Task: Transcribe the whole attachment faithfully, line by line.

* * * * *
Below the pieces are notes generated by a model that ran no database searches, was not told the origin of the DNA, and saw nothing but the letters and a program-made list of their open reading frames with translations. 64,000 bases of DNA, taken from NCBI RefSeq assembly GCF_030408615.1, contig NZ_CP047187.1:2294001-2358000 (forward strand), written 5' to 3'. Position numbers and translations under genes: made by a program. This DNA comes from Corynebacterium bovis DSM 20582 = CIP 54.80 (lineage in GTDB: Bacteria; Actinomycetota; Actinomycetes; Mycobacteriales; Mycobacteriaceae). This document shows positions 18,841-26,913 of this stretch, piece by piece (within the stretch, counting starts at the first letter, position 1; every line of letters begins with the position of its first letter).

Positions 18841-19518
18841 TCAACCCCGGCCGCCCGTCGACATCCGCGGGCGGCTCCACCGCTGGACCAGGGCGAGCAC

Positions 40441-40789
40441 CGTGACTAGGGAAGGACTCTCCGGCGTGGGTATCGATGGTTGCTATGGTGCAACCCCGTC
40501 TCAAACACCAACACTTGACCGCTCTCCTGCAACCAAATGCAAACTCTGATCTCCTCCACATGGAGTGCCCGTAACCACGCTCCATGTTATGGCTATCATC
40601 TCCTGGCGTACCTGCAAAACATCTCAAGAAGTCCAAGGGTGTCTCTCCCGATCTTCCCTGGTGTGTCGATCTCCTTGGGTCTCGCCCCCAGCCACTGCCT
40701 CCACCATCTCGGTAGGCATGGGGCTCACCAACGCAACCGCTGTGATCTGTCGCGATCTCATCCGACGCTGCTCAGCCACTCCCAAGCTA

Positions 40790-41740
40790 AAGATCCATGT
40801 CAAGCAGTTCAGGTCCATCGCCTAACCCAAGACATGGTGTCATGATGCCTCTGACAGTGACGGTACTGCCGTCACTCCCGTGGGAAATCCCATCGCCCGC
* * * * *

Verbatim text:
Below the pieces are notes generated by a model that ran no database searches, was not told the origin of the DNA, and saw nothing but the letters and a program-made list of their open reading frames with translations. 64,000 bases of DNA, taken from NCBI RefSeq assembly GCF_030408615.1, contig NZ_CP047187.1:2294001-2358000 (forward strand), written 5' to 3'. Position numbers and translations under genes: made by a program. This DNA comes from Corynebacterium bovis DSM 20582 = CIP 54.80 (lineage in GTDB: Bacteria; Actinomycetota; Actinomycetes; Mycobacteriales; Mycobacteriaceae). This document shows positions 18,841-26,913 of this stretch, piece by piece (within the stretch, counting starts at the first letter, position 1; every line of letters begins with the position of its first letter).

Positions 18841-19518
18841 TCAACCCCGGCCGCCCGTCGACATCCGCGGGCGGCTCCACCGCTGGACCAGGGCGAGCAC

Positions 40441-40789
40441 CGTGACTAGGGAAGGACTCTCCGGCGTGGGTATCGATGGTTGCTATGGTGCAACCCCGTC
40501 TCAAACACCAACACTTGACCGCTCTCCTGCAACCAAATGCAAACTCTGATCTCCTCCACATGGAGTGCCCGTAACCACGCTCCATGTTATGGCTATCATC
40601 TCCTGGCGTACCTGCAAAACATCTCAAGAAGTCCAAGGGTGTCTCTCCCGATCTTCCCTGGTGTGTCGATCTCCTTGGGTCTCGCCCCCAGCCACTGCCT
40701 CCACCATCTCGGTAGGCATGGGGCTCACCAACGCAACCGCTGTGATCTGTCGCGATCTCATCCGACGCTGCTCAGCCACTCCCAAGCTA

Positions 40790-41740
40790 AAGATCCATGT
40801 CAAGCAGTTCAGGTCCATCGCCTAACCCAAGACATGGTGTCATGATGCCTCTGACAGTGACGGTACTGCCGTCACTCCCGTGGGAAATCCCATCGCCCGC